attributes and cache types have to be the same on each node. However, a node can decide to hide some of the attributes and cache types for their own caches. And the node can hide caches from other nodes with that cache-type or attribute.

I dont say its easy to implement - but i am sure it can be done and the solution will be reliable.

Offline Highlander

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Re: Unifying all the OC country sites into one global site?
« Antwort #25 am: 24. Dezember 2010, 09:51:17 »
OK. I see that you have strong concept for decentralized node-based infrastructure.

As I understand correctly, the main bonus is faster portal -  due to fast ping and smaller amount of concurrent users of particular node? The problem is that the database size will be the same for all nodes and will require constant maintenance - so we will need DB admins for each node instead of one.

As I understand correctly, database structures, tables and columns must be the same in all nodes. This means we are losing the local flexibility to introduce new functionalities on local community demand.

Also I'm interested about sync of reviewers cache queues and handling problems with caches reported by users. Will we have individual queues per node but all data still will be synchronized? If one node will collapse, how the reviewers can access their queue using other node? Or this part of database will not be synchronized?

I must admit that I do not like the idea of local sets of attributes and local cache types. On example - if I live in near border in Szczecin (Stettin) and want to publish caches in Germany and in Poland, I will see different set of attributes depending on the country. And I could publish virtuals on the PL/DE border, but not inside PL. I think this is not a good idea. Basic rules - types, attributes, sizes, ratings should be unified globally.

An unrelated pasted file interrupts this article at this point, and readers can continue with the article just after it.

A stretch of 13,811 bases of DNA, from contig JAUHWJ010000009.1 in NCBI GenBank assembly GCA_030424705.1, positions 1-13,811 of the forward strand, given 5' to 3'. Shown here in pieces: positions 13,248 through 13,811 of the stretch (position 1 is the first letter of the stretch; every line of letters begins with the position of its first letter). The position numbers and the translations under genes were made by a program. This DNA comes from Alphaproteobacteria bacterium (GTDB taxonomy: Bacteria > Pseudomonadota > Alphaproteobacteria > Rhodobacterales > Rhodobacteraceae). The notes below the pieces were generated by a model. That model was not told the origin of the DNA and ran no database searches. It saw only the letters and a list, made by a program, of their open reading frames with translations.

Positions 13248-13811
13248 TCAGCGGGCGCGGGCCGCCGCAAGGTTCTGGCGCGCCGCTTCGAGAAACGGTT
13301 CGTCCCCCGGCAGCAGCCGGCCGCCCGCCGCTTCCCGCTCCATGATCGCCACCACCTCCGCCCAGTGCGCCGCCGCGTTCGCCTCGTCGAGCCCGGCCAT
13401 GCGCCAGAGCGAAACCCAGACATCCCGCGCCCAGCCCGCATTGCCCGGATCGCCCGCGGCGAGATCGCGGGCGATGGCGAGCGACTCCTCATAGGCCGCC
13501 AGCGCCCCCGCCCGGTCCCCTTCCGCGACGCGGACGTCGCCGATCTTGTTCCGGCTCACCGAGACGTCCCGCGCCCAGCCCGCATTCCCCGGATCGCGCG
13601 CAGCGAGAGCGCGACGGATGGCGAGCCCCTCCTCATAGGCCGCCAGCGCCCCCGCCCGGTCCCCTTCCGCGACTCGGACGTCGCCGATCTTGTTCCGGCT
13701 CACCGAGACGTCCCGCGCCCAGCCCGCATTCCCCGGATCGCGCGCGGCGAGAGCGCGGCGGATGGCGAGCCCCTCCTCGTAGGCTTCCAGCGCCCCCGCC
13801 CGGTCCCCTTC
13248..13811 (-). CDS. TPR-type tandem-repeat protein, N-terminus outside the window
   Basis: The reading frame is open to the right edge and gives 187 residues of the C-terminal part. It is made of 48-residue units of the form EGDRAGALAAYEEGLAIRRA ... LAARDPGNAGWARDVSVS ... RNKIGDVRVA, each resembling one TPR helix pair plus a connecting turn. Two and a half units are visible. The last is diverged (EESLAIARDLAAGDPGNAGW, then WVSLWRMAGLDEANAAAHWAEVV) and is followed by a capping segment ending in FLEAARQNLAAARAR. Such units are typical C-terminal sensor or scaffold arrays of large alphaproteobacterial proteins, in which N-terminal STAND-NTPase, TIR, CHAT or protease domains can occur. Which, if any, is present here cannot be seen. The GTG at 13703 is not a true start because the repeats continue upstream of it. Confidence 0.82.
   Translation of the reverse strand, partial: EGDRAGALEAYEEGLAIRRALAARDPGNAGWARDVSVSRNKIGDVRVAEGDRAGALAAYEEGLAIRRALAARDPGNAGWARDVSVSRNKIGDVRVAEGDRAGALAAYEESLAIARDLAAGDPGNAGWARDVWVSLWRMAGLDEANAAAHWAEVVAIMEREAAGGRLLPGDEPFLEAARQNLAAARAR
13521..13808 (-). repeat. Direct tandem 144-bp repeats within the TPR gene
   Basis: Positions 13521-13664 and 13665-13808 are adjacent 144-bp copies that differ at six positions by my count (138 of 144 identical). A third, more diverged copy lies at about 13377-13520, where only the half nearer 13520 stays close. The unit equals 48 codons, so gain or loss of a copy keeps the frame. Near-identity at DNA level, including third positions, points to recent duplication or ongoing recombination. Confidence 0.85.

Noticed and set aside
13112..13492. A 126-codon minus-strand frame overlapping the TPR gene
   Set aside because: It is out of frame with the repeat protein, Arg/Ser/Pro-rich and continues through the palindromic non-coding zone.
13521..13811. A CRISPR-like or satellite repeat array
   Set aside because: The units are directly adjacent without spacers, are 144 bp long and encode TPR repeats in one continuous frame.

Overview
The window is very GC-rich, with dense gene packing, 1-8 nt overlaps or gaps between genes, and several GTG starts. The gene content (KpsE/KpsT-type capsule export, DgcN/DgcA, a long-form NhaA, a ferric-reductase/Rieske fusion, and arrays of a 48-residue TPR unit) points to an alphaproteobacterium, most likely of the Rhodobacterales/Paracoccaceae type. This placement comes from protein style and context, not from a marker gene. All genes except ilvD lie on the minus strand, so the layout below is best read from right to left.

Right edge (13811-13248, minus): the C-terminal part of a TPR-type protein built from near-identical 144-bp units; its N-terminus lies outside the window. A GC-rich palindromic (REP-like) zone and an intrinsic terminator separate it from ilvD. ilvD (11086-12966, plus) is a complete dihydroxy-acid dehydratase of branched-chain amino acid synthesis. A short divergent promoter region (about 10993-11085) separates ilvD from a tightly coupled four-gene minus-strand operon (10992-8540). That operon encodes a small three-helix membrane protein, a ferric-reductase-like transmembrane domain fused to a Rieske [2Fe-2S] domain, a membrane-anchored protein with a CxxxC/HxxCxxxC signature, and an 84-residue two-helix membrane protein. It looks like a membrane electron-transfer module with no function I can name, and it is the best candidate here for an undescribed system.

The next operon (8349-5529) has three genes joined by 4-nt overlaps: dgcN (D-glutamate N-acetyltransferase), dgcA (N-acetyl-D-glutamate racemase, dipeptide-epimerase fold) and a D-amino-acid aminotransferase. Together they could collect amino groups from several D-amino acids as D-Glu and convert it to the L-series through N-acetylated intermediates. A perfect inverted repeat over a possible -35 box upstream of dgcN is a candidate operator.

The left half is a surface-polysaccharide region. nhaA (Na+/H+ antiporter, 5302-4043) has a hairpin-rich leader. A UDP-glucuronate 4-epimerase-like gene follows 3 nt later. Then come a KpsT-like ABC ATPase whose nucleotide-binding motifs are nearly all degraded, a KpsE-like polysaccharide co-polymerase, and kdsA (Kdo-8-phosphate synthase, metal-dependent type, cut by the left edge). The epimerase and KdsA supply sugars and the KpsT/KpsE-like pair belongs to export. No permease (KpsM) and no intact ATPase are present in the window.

About collisions handling - It's hard to predict behaviours of users :)
1) People may log their findings on multiple nodes to pump up statistics of finds.
2) It is possible that somebody on one node will archive the cache at 9:00, and some people will post found logs to this cache before sync. So we will have found logs after archivization, which is now impossible.
3) Other collision - the cache was edited on two nodes. Some attributes and pictures were deleted, later on other node some were added. Description was changed few times. Should system delete all deleted pictures and make multiple changes to description or just sync the final change with the last date?






oliver

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Re: Unifying all the OC country sites into one global site?
« Antwort #26 am: 24. Dezember 2010, 12:39:36 »
As I understand correctly, the main bonus is faster portal -  due to fast ping and smaller amount of concurrent users of particular node? The problem is that the database size will be the same for all nodes and will require constant maintenance - so we will need DB admins for each node instead of one.

No, i tried to explain that not every node has to replicate all other nodes. A smaller node can decide to sync only some of the other nodes - those that are most important to their users. Example: If you life in poland, it might be interesting to see and log caches from .de and .cz Very few users in poland want to view caches from .jp. So, if the server resource is low, it is okay not to replicate from the .jp node. But the .jp node could replicate the .pl node. The important part: The .jp node replicates user accounts from .pl node and .pl node replicates user accounts from .jp node. So the user can login at both nodes. The user in poland will see "oh, oc.pl does not have the .jp caches", where can i view them? The answer: at oc.jp and maybe at .de node which replicates all other OC nodes. So the users sets a flag at oc.pl to transfer his login creditials to one of these nodes. Then the user can login there and log the caches with the same account.